The Vitamin C Guide
THE VITAMIN C GUIDE
Why you should be using topical vitamin C and how to select the right formula for your skin type.
- Written By
- Jaclyn Little
It helps produce collagen and repairs signs of aging. It provides antioxidant support and overall skin brightening. All skin types tolerate it. Vitamin C is the wunderkind of the skin care industry and, for a good reason, a favorite ingredient of top dermatologists. Now, a new generation of high-potency, lightweight Vitamin C treatments is making the ingredient more effective than ever. Read on for tips on incorporating Vitamin C into your skin care routine.
WHAT DOES VITAMIN C DO FOR YOUR SKIN?
When internalized, vitamin C is an essential nutrient that our bodies need to form cartilage, tissue, muscle, and blood vessels and an antioxidant that helps our body protect itself from free radical damage from the inside out. When used topically in skin care, derivatives of vitamin C are favorite active ingredients among dermatologists thanks to the myriad proven benefits––brighter, smoother, more even skin with fewer blemishes, black heads, dark spots, and fine lines.
FORMS OF VITAMIN C
The most common active derivative of vitamin C found in skin care (and generally, the easiest one to spot on an ingredient list) is ascorbic/L-ascorbic acid, which is the most effective at penetrating the skin barrier, though is less stable than other forms. This means that the product can oxidize when exposed to light and air, so the packaging matters––look for dark and/or opaque bottles and application methods that prevent exposure to either.
While most research and product development around vitamin C has been done in the form of L-ascorbic acid, a promising new derivative of vitamin C, tetrahexyldecyl ascorbate (THD), is rising in popularity. Where L-ascorbic is water-soluble and unstable, THD is oil/fat-soluble (and therefore will be found in serums, oils, and creams) and is more stable. It should be noted that there are very few official studies confirming these findings, but those that have surfaced are promising.
Two other forms of vitamin C you’ll find in skin care include sodium ascorbyl phosphate and magnesium ascorbyl phosphate (which is water-soluble). These are more stable but less active forms of vitamin C which while may not penetrate as well as L-ascorbic acid, those with sensitive skins may prefer these forms as they are less irritating.
HOW TO APPLY VITAMIN C SERUM
When choosing a vitamin C-powered topical product, first you need to understand your skin type and what form/concentration of vitamin C and the pH level it can handle. All of this may dictate whether you end up with a lotion, serum, gel, etc. and therefore at which step to include it in your routine, but in general, you will want to apply it to clean, dry skin before any other moisturizers or SPFs. As a rule of thumb, no matter what your skin type, when introducing vitamin C to your routine, it is best to start by using your selected product a few times a week and build up to daily or twice daily use to avoid or limit any possible irritation. And of course, don’t forget to also apply it to your chest, neck, and the backs of your hands so that these areas benefit as much as your face will.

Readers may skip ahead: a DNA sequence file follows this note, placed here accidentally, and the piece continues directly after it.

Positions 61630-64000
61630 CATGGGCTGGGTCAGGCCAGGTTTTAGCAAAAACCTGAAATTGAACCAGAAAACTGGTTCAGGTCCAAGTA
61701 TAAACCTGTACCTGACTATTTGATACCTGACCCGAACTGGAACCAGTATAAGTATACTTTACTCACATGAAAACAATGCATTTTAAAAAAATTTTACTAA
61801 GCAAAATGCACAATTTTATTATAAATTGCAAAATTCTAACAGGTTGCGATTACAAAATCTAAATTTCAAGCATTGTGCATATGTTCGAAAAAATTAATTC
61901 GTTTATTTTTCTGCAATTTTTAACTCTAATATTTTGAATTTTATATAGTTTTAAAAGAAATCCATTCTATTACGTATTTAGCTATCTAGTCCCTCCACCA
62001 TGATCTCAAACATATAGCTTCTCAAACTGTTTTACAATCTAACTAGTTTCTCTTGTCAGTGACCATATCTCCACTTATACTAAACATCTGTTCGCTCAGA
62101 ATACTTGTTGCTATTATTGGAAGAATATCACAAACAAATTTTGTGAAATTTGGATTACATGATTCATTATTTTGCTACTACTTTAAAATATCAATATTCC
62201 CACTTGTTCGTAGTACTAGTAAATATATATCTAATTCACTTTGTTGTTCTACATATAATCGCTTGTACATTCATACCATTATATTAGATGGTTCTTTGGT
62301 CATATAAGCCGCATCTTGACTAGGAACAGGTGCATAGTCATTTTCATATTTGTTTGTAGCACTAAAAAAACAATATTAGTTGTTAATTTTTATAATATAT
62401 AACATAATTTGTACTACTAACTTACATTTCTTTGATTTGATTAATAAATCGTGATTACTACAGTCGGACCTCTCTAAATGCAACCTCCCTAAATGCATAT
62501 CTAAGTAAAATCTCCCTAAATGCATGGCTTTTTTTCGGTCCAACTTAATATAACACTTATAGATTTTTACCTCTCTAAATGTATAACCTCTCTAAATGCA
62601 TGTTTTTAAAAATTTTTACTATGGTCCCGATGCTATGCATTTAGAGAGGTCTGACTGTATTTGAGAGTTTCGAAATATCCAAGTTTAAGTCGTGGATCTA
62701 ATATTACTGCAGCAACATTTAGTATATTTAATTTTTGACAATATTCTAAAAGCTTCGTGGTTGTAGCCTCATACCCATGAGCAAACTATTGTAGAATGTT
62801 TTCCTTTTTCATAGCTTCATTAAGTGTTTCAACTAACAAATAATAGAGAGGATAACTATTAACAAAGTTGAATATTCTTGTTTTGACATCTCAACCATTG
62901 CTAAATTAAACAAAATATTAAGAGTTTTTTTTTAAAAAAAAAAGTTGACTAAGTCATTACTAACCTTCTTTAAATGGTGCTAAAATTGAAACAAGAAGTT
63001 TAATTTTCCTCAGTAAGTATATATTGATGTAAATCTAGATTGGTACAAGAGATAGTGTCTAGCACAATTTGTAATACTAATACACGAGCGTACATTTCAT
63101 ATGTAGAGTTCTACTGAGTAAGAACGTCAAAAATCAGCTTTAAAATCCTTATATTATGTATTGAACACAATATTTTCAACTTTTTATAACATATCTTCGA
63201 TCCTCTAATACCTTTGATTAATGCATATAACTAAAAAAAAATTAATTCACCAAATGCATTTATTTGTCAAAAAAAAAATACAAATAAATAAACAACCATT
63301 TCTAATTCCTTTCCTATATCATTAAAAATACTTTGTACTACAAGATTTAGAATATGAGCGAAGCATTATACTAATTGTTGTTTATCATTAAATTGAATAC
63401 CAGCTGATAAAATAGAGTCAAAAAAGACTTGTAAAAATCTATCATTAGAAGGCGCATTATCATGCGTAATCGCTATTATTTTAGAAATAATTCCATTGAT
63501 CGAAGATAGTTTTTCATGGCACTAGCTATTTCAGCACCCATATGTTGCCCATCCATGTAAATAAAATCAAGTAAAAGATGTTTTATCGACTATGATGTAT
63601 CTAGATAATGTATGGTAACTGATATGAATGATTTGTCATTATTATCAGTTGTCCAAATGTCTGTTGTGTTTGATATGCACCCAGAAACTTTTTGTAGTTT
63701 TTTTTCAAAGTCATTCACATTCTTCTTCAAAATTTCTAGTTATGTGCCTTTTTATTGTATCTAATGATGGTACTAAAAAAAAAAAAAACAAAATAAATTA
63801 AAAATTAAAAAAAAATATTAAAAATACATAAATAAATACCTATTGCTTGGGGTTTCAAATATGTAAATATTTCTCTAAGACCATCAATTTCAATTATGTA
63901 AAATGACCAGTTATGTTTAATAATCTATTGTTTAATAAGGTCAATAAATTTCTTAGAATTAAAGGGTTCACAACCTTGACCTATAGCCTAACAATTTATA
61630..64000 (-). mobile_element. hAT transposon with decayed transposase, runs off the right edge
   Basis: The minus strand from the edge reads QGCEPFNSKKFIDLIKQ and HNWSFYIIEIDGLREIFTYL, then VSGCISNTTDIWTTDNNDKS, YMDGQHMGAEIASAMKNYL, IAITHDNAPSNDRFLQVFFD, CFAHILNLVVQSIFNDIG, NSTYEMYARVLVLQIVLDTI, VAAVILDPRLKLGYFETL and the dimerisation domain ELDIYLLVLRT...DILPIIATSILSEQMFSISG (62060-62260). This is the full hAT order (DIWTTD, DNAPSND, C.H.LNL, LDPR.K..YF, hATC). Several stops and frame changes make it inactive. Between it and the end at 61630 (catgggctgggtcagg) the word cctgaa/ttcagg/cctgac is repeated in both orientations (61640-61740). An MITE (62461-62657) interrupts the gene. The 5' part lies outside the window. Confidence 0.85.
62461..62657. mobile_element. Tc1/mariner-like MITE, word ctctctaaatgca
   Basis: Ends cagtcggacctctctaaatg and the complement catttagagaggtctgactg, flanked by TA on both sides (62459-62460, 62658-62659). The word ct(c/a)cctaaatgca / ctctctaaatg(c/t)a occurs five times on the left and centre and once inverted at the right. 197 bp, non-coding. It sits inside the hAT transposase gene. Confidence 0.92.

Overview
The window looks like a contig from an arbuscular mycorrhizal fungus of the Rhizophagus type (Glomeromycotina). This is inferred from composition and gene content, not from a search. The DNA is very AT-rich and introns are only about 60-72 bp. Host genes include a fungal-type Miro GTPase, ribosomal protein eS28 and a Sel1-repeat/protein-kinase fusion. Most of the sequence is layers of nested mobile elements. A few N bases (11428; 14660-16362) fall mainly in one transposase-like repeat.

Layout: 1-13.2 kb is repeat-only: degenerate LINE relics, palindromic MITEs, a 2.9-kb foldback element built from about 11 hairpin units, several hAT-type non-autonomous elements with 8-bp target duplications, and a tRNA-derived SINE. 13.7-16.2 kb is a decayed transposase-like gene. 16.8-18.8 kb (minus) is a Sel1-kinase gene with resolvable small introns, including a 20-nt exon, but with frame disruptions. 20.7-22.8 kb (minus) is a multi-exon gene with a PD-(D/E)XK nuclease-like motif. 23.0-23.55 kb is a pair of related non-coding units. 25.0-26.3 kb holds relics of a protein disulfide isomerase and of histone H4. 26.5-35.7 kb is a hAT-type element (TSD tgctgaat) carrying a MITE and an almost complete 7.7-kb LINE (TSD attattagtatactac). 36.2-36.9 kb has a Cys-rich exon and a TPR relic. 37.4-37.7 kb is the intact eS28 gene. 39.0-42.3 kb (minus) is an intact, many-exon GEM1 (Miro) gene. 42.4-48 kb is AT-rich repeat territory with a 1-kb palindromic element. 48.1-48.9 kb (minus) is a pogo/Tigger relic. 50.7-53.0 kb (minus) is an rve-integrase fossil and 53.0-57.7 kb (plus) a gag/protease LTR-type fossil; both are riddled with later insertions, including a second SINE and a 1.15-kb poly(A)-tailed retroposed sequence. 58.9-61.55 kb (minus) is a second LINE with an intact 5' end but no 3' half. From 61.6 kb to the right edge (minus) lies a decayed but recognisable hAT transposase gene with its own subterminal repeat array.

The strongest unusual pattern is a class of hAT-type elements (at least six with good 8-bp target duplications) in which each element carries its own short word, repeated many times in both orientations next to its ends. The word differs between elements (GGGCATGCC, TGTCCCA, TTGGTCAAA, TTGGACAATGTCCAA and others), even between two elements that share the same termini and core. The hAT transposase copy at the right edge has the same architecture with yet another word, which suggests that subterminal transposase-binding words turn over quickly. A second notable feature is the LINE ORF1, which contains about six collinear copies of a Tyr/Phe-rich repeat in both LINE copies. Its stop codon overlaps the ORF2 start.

NORMAL AND OILY SKIN
For those with normal or oily skin, L-ascorbic is probably your best bet as it is the strongest and most effective proven form (remember, the studies are limited on other types like THD), and therefore you will see better results faster. Because you don’t struggle with sensitivity, you can start at a higher concentration of vitamin C (between 15% and 20%), and a lower pH, around 3.5 or 4.
SENSITIVE, COMBINATION, AND DRY SKIN
For those with sensitive or combination skin, L-ascorbic acid may be too powerful and irritating. Look for products that use the vitamin C derivatives sodium ascorbyl phosphate or magnesium ascorbyl phosphate which will be more gentle on the skin. Start at a lower concentration of vitamin C (between 5% and 10%) and a pH that is closer to the skin’s natural pH level, between 5 and 7.
WHEN TO USE VITAMIN C: DAY OR NIGHT?
Because vitamin C helps to protect against free radicals, dermatologists have always recommended applying it as part of your morning routine to prevent damage during the day. However, after a 2015 Yale University study revealed that UV damage can continue even after you’ve left the sun, it became widely accepted that incorporating antioxidants into your evening routine has its benefits.
HOW TO LAYER VITAMIN C
While vitamin C plays well with most other active ingredients, its effectiveness can decrease when used alongside niacinamide, so avoid this ingredient in other skin care while using vitamin C. Because vitamin C lacks stability, you should also avoid layering it with alpha- and beta- hydroxy acids such as glycolic, salicylic, and lactic acids––essentially anything that acts as an exfoliant.